The number of late absentee ballots that weren’t counted in last fall’s presidential election more than doubled from 2012 after lawmakers moved up their return deadline by three days, according to the Wisconsin Elections Commission. The increase — from 498 in the 2012 presidential election to 1,208 last fall — isn’t surprising given the change in law, and the number of ballots that weren’t counted is still “extremely small” given the more than 813,000 absentee ballots and nearly 3 million total ballots cast, WEC spokesman Reid Magney said. The State Journal reported on the little-known change in law in October. As recently as the August primary the law allowed absentee ballots to be counted if they were postmarked by Election Day and received by the next Friday.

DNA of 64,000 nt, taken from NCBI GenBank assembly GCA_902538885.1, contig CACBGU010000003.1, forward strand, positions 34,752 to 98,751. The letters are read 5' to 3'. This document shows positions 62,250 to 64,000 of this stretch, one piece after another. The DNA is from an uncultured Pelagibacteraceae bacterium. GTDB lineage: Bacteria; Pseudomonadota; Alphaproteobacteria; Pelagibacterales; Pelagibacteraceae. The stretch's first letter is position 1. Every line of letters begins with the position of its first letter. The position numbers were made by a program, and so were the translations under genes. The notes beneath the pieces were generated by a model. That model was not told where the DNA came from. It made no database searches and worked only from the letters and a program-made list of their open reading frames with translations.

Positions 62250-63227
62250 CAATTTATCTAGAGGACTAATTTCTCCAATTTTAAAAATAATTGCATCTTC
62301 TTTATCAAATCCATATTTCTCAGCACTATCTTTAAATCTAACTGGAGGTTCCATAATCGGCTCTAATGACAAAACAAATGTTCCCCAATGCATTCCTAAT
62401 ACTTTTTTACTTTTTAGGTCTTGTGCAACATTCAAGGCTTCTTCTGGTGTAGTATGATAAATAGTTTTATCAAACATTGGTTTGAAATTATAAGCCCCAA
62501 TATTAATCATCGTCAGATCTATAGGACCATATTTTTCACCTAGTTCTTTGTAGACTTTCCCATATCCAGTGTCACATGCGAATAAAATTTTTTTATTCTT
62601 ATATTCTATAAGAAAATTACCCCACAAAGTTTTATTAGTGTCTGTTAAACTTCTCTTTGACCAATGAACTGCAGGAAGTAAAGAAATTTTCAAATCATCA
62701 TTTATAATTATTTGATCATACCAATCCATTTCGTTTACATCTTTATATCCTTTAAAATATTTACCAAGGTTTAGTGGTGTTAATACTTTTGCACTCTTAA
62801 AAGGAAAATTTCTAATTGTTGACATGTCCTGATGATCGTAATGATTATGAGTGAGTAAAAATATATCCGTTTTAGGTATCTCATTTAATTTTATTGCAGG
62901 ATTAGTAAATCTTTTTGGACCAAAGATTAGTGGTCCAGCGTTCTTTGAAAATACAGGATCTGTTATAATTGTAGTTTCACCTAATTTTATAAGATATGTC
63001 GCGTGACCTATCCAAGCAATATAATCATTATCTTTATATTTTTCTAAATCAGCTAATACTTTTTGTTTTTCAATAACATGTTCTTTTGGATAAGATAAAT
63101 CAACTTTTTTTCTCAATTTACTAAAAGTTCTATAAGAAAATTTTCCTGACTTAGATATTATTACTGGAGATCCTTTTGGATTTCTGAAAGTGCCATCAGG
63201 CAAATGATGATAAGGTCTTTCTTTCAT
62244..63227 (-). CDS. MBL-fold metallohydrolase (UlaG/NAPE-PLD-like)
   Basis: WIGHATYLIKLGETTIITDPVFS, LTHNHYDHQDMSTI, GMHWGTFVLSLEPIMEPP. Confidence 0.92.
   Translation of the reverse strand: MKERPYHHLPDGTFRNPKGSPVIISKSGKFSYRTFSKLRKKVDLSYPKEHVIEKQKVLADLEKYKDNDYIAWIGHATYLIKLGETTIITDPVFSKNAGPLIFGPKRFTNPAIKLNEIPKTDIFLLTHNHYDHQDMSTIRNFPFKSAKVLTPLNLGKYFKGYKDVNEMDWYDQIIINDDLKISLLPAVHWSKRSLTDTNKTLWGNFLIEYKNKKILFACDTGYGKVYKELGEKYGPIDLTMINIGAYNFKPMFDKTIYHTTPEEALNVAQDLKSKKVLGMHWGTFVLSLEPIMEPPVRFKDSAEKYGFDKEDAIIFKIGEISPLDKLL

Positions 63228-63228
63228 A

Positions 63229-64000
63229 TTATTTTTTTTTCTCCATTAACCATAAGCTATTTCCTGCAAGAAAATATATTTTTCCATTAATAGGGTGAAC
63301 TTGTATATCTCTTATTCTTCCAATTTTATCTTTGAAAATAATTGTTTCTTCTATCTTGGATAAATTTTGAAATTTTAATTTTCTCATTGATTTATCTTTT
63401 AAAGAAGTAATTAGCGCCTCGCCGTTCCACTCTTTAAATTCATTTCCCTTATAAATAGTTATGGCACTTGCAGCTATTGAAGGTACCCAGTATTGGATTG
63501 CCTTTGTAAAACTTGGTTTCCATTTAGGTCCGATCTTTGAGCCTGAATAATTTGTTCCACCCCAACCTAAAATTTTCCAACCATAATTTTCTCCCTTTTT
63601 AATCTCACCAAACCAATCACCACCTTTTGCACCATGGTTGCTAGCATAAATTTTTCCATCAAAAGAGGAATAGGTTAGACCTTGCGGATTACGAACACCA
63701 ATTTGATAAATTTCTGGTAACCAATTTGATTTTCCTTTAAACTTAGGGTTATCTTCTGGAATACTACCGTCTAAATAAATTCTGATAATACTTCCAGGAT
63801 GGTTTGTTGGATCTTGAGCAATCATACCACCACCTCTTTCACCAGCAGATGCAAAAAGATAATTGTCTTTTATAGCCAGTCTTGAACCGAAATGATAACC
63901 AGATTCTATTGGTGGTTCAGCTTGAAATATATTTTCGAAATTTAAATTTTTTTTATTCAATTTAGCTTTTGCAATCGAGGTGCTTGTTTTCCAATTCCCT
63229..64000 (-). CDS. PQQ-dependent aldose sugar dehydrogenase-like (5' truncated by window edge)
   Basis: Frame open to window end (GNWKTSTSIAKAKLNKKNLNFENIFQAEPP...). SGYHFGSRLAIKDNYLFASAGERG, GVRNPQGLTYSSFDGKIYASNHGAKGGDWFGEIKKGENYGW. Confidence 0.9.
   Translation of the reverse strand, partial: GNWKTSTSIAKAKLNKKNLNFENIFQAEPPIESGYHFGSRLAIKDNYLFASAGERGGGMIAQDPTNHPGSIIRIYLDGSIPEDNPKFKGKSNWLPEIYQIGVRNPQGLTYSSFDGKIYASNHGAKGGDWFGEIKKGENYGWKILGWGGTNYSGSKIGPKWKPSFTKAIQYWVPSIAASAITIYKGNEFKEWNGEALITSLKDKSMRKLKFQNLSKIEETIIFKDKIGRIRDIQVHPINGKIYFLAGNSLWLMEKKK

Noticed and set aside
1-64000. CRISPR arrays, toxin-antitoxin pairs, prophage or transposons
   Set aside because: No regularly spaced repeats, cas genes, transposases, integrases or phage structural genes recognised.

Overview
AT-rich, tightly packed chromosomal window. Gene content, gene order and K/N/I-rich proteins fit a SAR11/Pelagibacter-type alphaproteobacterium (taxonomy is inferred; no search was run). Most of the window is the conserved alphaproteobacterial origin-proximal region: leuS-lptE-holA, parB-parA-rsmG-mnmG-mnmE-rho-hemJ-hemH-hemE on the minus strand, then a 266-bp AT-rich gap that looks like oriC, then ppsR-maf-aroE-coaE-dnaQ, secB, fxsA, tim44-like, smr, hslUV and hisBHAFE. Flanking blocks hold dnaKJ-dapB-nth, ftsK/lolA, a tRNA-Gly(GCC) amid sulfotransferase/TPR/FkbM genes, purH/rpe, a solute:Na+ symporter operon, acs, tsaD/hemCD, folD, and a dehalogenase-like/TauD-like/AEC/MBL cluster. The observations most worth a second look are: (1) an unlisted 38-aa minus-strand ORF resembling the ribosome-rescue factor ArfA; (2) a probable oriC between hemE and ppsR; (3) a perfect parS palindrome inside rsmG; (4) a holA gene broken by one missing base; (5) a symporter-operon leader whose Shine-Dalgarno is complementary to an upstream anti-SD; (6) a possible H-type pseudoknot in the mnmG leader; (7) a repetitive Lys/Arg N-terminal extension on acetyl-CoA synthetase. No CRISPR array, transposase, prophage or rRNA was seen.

Starting with the November election mail-in ballots have to be received by a municipal clerk’s office no later than 8 p.m. on Election Day, which means they would have to be postmarked a few days earlier to arrive in time. The Wisconsin Elections Commission advised absentee voters to mail in their ballots a week before Election Day last fall.
The new law was enacted in March, but it wasn’t set to take effect until September. County clerks had requested the change, said Chad Zuleger, a spokesman for Rep. Kathy Bernier, R-Chippewa Falls, chairwoman of the Assembly Committee on Elections and Campaigns.